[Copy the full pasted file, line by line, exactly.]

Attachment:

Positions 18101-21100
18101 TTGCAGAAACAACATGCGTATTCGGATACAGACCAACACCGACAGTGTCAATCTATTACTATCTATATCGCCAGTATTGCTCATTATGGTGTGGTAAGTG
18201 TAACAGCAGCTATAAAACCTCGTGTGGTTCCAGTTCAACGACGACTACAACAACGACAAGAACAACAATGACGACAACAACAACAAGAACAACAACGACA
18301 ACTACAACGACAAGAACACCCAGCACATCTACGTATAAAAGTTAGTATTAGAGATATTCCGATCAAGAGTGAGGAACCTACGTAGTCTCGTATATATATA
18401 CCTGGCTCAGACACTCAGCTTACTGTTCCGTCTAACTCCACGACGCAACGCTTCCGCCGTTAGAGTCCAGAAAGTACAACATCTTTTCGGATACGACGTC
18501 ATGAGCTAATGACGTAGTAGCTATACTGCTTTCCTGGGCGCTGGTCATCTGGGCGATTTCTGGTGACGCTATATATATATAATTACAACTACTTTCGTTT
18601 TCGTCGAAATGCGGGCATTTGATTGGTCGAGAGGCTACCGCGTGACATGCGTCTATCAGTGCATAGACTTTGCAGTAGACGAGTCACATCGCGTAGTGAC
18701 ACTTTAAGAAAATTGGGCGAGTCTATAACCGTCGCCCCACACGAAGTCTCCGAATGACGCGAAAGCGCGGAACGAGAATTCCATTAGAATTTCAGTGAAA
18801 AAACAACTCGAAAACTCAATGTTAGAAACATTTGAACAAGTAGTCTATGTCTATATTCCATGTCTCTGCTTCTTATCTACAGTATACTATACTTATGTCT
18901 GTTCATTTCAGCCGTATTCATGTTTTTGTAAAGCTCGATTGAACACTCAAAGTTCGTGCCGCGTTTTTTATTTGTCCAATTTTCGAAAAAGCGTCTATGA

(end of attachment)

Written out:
Positions 18101-21100
18101 TTGCAGAAACAACATGCGTATTCGGATACAGACCAACACCGACAGTGTCAATCTATTACTATCTATATCGCCAGTATTGCTCATTATGGTGTGGTAAGTG
18201 TAACAGCAGCTATAAAACCTCGTGTGGTTCCAGTTCAACGACGACTACAACAACGACAAGAACAACAATGACGACAACAACAACAAGAACAACAACGACA
18301 ACTACAACGACAAGAACACCCAGCACATCTACGTATAAAAGTTAGTATTAGAGATATTCCGATCAAGAGTGAGGAACCTACGTAGTCTCGTATATATATA
18401 CCTGGCTCAGACACTCAGCTTACTGTTCCGTCTAACTCCACGACGCAACGCTTCCGCCGTTAGAGTCCAGAAAGTACAACATCTTTTCGGATACGACGTC
18501 ATGAGCTAATGACGTAGTAGCTATACTGCTTTCCTGGGCGCTGGTCATCTGGGCGATTTCTGGTGACGCTATATATATATAATTACAACTACTTTCGTTT
18601 TCGTCGAAATGCGGGCATTTGATTGGTCGAGAGGCTACCGCGTGACATGCGTCTATCAGTGCATAGACTTTGCAGTAGACGAGTCACATCGCGTAGTGAC
18701 ACTTTAAGAAAATTGGGCGAGTCTATAACCGTCGCCCCACACGAAGTCTCCGAATGACGCGAAAGCGCGGAACGAGAATTCCATTAGAATTTCAGTGAAA
18801 AAACAACTCGAAAACTCAATGTTAGAAACATTTGAACAAGTAGTCTATGTCTATATTCCATGTCTCTGCTTCTTATCTACAGTATACTATACTTATGTCT
18901 GTTCATTTCAGCCGTATTCATGTTTTTGTAAAGCTCGATTGAACACTCAAAGTTCGTGCCGCGTTTTTTATTTGTCCAATTTTCGAAAAAGCGTCTATGA